Authorities to increase their numbers during holiday season

During the final weeks of 2018, Florida authorities will be taking part in a national Drive Sober or Get Pulled Over campaign. In addition to officers on the road, helicopters will be used in an effort to detect signs of impaired driving. The goal is to make motorists think twice about getting behind the wheel if they are not safe to drive. Furthermore, the increased police presence aims to help those on the road who need assistance for any reason.

Authorities are encouraging those who are too impaired to drive to use public transportation or a ridesharing service to get home safely. Individuals are also encouraged to get a designated driver before going to a holiday event. Anyone who is planning on driving should be sure to get plenty of rest before doing so. In some cases, driving while tired can be as dangerous as driving under the influence of drugs or alcohol.

Florida drug sting leads to the arrest of 21 people

On Dec. 6, Florida authorities arrested 21 people for allegedly participating in a drug trafficking ring that distributed prescription painkillers over a large swathe of the state. The investigation into the ring was dubbed "Operation Crazy 8."

Local media reports indicate that the Florida Department of Law Enforcement was tipped off to the ring while investigating another drug ring operating out of Okaloosa County. That ring was allegedly obtaining large shipments of illegal prescription drugs from a ring in South Florida and distributing those drugs in Okaloosa and Walton counties.

Study finds more U.S. veterans engaging in drunk driving

Drunk driving cases involving U.S. military veterans in Florida and across the U.S. have risen since 2014 according to a new study by the American Addiction Centers. In fact, they've spiked a shocking 60 percent.

For the study, researchers examined behavioral risk factor data from the Centers for Disease Control and Prevention involving U.S. military vets. They found that physical and emotional trauma, such as post-traumatic stress disorder, could be causing more veterans to engage in binge drinking and drunk driving. For women, binge drinking is defined as consuming four or more drinks within two hours. For men, it is defined as consuming five or more drinks in the same period of time. Between 2013 and 2017, veteran rates of binge drinking increased from 14 percent to just under 16 percent. Female veterans experienced the biggest spike in binge drinking. While the overall rate increased 1.6 percent, the rate among female vets climbed by nearly 3 percent.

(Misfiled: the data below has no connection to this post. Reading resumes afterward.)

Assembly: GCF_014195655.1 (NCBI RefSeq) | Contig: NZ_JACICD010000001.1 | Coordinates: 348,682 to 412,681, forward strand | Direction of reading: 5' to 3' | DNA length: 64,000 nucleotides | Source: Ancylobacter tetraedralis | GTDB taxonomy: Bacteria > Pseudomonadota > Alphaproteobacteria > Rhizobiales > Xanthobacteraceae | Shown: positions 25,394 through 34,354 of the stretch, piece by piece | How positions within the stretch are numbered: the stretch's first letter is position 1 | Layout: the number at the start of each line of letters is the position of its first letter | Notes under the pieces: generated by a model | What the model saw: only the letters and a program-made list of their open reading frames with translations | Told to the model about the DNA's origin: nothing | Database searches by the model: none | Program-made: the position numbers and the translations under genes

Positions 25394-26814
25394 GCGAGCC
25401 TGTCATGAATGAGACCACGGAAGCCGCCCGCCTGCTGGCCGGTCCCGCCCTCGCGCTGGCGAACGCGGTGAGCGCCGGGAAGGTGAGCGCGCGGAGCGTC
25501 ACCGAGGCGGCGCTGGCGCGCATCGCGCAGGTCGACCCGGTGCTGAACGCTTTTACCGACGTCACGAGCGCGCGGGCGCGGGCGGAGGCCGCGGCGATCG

Clause in DUI law allows people to drive after being detained

A recent increase in wrong-way auto accidents that involve drunk drivers in Florida has led reporters to the discovery of several loopholes in Florida law. One of these loopholes allows drivers who have been detained for driving under the influence to continue driving. Florida citizens are upset about the loophole, which they believe puts citizens at risk of being involved in an accident with a drunk driver.

According to investigators, when a person is detained for DUI, there is a clause in the documents that allows suspects to continue to drive until they have gone to trial if a Breathalyzer or blood alcohol test shows that they are below the .08 legal limit. The DUI citation serves as a temporary driving license for 10 days after the citation was issued. The Florida state attorney says that though it seems like it is a loophole, the clause is part of the system of due process.

What may happen with felons' voting rights in Florida

Starting on Jan. 8, 2019, many convicted felons in Florida may have the right to vote. However, what will happen in a practical sense is not yet clear.

First, there are no definite numbers on how many felons live in the state. According to the Cornell University Prison Education Program, 1.5 million convicted felons in Florida are not in jail or prison. However, some cannot vote until their period of probation or parole is up while others cannot because of the nature of the crimes they have been convicted on, such as rape or murder. This leaves around 1.1 million people who might become eligible. Estimates from other organizations have put the number at 1.4 million.